‘Your Child had a Standard Score of…’ Understanding Standardized Test Scores
Your child was just evaluated for something and the therapist is sitting in front of you explaining that ‘…your child qualifies for therapy based on a standard score of 68….,’ and the rest is a blur of words as she continues to explains the goals they’ll be working on for the next six months, etc., etc.
You slowly nod your head in agreement, but have a ton of questions that you want to ask, but don’t have the opportunity to because the therapist has moved on to something else before the questions have a chance to properly form themselves. This is an all-too-common scenario that happens in the hectic IEP and outpatient world, leaving many parents lost and confused in the shuffle.
One of the first things that your therapist will review with you after your child has been evaluated is how your child performed during testing. There are many tools that therapists may utilize when determining whether a child will qualify for therapy, one of the most common being standardized tests.
Standardized tests are assessment tools that compare the child’s performance to the performance of kids the same age. The average score on most standardized tests used in therapy is 100 with the ‘normal range’ considered to be between 85 and 115 (15 points is one standard deviation from the mean of 100). Therefore, any score below 85 will typically qualify a child for therapy; however, there are some insurance companies and/or school districts that may qualify kids with a standard score of 90 or less.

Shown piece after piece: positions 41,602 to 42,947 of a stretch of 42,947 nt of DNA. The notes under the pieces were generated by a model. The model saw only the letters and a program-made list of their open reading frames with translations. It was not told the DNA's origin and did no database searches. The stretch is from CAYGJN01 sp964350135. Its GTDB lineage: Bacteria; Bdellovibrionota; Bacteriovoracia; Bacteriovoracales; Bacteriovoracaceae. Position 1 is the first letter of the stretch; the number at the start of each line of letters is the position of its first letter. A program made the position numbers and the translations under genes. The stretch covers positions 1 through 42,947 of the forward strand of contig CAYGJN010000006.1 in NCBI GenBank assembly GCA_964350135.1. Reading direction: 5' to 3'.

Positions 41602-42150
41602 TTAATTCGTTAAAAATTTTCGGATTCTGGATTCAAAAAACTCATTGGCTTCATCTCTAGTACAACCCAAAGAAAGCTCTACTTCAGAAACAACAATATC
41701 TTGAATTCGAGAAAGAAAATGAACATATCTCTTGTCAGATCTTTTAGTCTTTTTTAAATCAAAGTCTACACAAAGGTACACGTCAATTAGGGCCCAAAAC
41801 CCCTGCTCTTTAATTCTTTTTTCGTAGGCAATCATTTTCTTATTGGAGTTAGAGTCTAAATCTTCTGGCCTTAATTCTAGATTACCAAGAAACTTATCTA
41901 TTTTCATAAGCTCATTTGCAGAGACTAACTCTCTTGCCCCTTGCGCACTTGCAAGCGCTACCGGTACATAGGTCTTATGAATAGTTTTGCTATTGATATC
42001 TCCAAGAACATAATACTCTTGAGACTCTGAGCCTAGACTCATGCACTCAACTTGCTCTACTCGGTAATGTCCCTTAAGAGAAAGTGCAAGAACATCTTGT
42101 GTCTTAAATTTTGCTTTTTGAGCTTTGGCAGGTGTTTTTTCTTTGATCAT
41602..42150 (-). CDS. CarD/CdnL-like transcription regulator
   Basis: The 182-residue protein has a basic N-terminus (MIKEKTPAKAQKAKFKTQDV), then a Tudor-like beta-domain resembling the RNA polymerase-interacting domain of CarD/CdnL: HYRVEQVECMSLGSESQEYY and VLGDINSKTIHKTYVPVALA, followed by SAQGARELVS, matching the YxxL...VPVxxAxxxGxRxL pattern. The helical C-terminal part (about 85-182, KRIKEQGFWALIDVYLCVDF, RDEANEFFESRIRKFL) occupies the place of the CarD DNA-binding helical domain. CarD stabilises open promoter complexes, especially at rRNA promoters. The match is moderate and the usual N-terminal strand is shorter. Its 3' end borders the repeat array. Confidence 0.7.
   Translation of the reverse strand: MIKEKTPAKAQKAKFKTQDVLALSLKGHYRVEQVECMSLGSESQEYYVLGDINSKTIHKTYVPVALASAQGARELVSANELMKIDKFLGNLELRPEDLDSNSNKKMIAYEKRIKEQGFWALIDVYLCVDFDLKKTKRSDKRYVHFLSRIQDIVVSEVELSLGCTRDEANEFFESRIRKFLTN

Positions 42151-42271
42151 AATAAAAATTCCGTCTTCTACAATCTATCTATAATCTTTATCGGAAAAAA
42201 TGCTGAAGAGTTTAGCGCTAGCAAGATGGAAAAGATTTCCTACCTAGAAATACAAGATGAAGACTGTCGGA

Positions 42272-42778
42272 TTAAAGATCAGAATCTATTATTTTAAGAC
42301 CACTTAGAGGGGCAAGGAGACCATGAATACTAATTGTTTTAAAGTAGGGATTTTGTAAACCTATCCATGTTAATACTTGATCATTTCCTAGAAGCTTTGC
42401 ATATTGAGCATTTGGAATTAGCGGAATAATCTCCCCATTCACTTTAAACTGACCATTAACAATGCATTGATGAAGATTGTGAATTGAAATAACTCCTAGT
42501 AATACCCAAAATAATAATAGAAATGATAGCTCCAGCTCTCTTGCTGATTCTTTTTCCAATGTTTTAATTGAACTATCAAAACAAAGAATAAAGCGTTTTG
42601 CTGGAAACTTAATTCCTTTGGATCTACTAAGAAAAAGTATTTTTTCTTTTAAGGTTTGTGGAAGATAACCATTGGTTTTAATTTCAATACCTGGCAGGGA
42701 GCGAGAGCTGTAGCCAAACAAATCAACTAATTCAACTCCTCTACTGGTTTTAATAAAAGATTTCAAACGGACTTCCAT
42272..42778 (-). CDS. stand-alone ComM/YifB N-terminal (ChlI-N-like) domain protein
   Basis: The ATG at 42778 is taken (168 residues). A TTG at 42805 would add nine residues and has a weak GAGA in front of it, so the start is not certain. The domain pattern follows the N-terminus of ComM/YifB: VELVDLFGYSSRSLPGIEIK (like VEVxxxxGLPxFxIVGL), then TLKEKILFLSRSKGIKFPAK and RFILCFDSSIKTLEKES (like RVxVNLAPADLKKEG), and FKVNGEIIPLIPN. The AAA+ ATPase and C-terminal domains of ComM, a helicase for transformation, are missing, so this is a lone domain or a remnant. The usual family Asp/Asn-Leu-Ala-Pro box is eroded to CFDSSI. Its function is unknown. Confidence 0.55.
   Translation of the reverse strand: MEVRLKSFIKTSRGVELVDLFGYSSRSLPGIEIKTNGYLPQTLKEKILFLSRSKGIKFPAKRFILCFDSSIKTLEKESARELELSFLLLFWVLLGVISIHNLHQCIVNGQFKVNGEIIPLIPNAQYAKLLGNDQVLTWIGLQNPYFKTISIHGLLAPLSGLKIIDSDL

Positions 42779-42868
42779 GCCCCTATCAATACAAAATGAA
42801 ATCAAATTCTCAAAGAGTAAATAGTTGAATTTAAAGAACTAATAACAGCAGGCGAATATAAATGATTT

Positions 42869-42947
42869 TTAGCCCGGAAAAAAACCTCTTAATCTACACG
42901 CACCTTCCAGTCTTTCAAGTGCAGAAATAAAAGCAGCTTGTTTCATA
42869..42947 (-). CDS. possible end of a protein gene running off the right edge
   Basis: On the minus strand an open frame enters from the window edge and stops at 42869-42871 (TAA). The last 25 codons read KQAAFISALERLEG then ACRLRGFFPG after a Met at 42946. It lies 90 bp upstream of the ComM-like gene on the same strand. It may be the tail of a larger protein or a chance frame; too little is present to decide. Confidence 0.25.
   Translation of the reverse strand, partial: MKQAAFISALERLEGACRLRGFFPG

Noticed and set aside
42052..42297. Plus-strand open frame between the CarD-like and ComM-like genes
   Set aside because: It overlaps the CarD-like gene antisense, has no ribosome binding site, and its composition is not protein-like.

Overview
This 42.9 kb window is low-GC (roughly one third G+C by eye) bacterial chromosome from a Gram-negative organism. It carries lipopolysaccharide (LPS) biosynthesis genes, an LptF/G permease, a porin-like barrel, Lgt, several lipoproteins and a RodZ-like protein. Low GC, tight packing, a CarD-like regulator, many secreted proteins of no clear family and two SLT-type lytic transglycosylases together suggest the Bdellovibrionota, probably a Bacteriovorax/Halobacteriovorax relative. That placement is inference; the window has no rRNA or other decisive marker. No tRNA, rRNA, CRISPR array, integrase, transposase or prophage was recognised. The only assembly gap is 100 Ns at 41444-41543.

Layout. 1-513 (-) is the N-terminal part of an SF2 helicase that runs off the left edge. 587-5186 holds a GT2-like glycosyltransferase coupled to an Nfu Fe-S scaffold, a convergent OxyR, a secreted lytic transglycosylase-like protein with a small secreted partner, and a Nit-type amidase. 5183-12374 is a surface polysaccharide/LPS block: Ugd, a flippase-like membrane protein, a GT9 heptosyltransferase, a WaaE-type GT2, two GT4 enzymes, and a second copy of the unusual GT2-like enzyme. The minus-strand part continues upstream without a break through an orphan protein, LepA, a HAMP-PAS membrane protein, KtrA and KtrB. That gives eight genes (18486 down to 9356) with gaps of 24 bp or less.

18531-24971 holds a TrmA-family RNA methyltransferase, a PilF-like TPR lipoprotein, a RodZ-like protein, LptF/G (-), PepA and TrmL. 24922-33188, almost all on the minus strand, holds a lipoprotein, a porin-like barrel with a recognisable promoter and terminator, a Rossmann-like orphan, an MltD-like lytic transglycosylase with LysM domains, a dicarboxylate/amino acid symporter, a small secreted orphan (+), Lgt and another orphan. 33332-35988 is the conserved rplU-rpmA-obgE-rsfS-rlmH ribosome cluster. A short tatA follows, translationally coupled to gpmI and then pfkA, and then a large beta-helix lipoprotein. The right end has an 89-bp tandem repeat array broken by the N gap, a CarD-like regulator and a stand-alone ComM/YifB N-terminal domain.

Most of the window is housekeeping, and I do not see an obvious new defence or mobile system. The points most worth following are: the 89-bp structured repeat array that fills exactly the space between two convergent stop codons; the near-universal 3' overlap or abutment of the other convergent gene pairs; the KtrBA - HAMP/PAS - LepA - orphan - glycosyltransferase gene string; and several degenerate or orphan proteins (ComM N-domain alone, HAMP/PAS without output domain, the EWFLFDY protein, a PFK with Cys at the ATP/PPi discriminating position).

The standard score also helps therapists to determine the severity of impairment of a disorder into mild, moderate or severe. While the boundaries are not set in stone, typically, scores between 84-78 are considered mild; scores between 77-70 are considered mild-moderate; scores between 69-63 are considered moderate; scores between 62-56 are considered moderate to severe and scores below 55 are considered severe.
Standardized tests tend to be one of the most heavily relied upon tools of therapists because many insurance companies require standard scores be included with evaluations to approve services. Standardized tests result in a score that is easily quantified and understood universally, making their interpretation simple.
While standardized tests make up an important part of the therapists’ evaluation kit, they are not the only indication of a problem or that there is not a problem. Clinical observation, parent/caregiver report, direct interaction and norm (criterion) referenced tests are equally as important and often necessary when determining the presence of disorders in patients.
If you have any questions regarding your child’s standard scores or speech and language therapy, please contact us at 404-606-3755.